For example, if you also had separate player and monster lists, you wouldn''t have to worry about any of this. You would do player stuff with the player list, monster stuff with the monster list, and common stuff with the combined list.

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I guess the question is, why do you want to store everything in one vector? What is the benefit to you?

I would only do that if the operations I wanted to call on those stored objects were character-only operations.

But, xince you want to be able to call player and monster specific operations, your best bet would be to store them in separate vectors and here's why:

Let's say you store everything in one vector, so now you have a vector of characters. You want to loop through the list and call the player or monster specific operations depending on whether the object in the vector is a monster or a player. Well, that means that not only are you looping through every object, but you're also checking it's type twice . That's a large overhead, and frankly, far outweighs the benefit of storing everything in one vector.

Instead, just create two vectors and loop through each of them separately. You'll be doing the same number of loops as the previous example, but without the type checking. No casting and no dynamic_casts involved.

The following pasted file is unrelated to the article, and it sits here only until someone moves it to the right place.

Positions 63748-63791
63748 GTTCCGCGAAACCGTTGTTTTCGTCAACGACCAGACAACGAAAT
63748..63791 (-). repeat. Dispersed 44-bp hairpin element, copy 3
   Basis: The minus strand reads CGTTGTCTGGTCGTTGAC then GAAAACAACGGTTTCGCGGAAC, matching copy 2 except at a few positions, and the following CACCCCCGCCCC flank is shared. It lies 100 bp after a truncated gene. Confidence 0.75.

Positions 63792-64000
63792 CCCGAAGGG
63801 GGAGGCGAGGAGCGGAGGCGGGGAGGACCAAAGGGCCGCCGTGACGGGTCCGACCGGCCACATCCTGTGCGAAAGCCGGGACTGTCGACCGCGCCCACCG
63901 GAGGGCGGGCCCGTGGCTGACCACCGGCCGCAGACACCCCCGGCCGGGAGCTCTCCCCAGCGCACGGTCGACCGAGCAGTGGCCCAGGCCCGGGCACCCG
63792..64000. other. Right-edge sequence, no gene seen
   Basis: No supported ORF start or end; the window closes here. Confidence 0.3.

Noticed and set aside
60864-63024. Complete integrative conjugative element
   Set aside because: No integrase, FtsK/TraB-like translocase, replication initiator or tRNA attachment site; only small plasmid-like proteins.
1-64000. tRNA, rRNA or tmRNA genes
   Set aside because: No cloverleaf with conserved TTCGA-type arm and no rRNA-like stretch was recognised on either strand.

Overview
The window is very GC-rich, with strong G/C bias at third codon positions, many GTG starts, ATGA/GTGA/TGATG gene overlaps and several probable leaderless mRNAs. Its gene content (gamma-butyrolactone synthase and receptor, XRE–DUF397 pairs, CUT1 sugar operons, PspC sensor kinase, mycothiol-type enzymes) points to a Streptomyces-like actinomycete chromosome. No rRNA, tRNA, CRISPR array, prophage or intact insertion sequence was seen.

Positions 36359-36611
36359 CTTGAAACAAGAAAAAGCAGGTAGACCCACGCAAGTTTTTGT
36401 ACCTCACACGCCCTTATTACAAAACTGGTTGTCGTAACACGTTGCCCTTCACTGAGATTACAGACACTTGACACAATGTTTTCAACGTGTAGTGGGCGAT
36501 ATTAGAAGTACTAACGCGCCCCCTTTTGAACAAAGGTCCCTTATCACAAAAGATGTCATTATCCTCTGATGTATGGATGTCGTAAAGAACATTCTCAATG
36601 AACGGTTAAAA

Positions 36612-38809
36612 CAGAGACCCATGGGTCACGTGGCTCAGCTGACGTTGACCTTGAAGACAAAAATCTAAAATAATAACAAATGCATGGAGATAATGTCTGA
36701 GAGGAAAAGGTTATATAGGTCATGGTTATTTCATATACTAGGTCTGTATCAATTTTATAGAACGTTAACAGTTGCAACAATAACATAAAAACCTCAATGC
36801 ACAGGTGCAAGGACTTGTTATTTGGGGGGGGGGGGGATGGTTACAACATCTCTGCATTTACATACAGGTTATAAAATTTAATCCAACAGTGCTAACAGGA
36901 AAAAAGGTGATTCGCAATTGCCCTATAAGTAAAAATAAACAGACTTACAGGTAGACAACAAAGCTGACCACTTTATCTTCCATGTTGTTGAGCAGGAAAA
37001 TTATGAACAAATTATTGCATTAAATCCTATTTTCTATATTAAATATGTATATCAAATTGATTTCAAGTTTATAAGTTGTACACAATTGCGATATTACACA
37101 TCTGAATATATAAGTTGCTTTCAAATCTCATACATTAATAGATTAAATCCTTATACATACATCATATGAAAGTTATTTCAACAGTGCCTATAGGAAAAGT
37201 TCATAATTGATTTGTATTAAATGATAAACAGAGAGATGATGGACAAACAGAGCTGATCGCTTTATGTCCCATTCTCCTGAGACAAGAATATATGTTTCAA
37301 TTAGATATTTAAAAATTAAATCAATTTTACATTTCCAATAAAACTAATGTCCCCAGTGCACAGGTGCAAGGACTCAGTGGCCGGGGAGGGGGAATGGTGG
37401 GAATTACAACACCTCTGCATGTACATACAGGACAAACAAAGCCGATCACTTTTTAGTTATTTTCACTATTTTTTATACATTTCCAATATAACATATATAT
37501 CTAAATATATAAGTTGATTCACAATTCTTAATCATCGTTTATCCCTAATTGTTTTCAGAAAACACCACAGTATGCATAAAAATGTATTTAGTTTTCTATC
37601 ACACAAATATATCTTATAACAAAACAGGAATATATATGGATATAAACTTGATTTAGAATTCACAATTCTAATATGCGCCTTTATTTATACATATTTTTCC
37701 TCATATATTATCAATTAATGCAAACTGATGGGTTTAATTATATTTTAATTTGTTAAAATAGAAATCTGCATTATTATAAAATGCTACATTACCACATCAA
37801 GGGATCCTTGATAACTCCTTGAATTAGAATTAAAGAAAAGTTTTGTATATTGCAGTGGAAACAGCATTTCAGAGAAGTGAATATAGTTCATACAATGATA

[edited by - fizban75 on June 5, 2003 9:16:44 AM]

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alternatively, you can create a new variable in the base class, call it CHARACTER_TYPE, which will be an enumeration. You can adda method to the base class, namely "TypeOfCharacter" which returns the character type, and is likely better than RTTI, and you will know programatically what type of class it is.

enum CHARACTER_TYPE {
CHARACTER_IS_PLAYER,
CHARACTER_IS_MONSTER,
};


... in your code:

...
...
character * c = vector-element...

if(c->TypeOfCharacter() == CHARACTER_IS_PLAYER) {
((player *)c)->specificPlayerFunctions();
} else {
((monster *)c)->specificMonsterFunctions();
};
...
...


www.cppnow.com

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superdeveloper:
why do you think yours is better than RTTI supplied by compiler?

in fact, I was about to post a similar question, but this thread seems to be quite related..

I know that casts are evil (like the original poster), but I have to use them anyway. I know that C style casts are more evil than C++ style casts, so I use dynamic_cast. but that requires enabling RTTI in the compiler in settings.. so, my question is, is it a bad thing to have RTTI? Both in design but more importantly optimized code sense. I guess RTTI brings some overhead in code size (logically), but does it have a speed overhead too? If so, how bad?